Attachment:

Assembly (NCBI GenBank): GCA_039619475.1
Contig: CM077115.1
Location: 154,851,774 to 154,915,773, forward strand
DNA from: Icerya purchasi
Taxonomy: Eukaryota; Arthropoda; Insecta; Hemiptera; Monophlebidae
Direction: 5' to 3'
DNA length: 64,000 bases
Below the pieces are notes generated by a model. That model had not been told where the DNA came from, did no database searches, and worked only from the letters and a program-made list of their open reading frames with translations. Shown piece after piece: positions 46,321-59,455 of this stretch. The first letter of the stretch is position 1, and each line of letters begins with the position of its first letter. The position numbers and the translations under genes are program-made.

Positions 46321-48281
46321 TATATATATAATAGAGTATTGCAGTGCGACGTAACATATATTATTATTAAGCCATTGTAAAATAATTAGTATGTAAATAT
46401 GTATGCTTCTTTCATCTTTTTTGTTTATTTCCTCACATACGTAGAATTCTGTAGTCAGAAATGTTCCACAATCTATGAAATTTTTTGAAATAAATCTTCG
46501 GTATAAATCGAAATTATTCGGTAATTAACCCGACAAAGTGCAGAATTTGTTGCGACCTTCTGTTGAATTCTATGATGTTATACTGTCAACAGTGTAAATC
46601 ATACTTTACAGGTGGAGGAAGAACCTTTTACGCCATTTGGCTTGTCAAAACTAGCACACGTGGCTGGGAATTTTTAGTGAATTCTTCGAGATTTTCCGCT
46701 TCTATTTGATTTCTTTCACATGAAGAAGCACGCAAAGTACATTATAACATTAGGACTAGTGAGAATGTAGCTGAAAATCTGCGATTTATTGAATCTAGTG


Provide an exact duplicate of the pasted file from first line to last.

Assembly (NCBI GenBank): GCA_039619475.1
Contig: CM077115.1
Location: 154,851,774 to 154,915,773, forward strand
DNA from: Icerya purchasi
Taxonomy: Eukaryota; Arthropoda; Insecta; Hemiptera; Monophlebidae
Direction: 5' to 3'
DNA length: 64,000 bases
Below the pieces are notes generated by a model. That model had not been told where the DNA came from, did no database searches, and worked only from the letters and a program-made list of their open reading frames with translations. Shown piece after piece: positions 46,321-59,455 of this stretch. The first letter of the stretch is position 1, and each line of letters begins with the position of its first letter. The position numbers and the translations under genes are program-made.

Positions 46321-48281
46321 TATATATATAATAGAGTATTGCAGTGCGACGTAACATATATTATTATTAAGCCATTGTAAAATAATTAGTATGTAAATAT
46401 GTATGCTTCTTTCATCTTTTTTGTTTATTTCCTCACATACGTAGAATTCTGTAGTCAGAAATGTTCCACAATCTATGAAATTTTTTGAAATAAATCTTCG
46501 GTATAAATCGAAATTATTCGGTAATTAACCCGACAAAGTGCAGAATTTGTTGCGACCTTCTGTTGAATTCTATGATGTTATACTGTCAACAGTGTAAATC
46601 ATACTTTACAGGTGGAGGAAGAACCTTTTACGCCATTTGGCTTGTCAAAACTAGCACACGTGGCTGGGAATTTTTAGTGAATTCTTCGAGATTTTCCGCT
46701 TCTATTTGATTTCTTTCACATGAAGAAGCACGCAAAGTACATTATAACATTAGGACTAGTGAGAATGTAGCTGAAAATCTGCGATTTATTGAATCTAGTG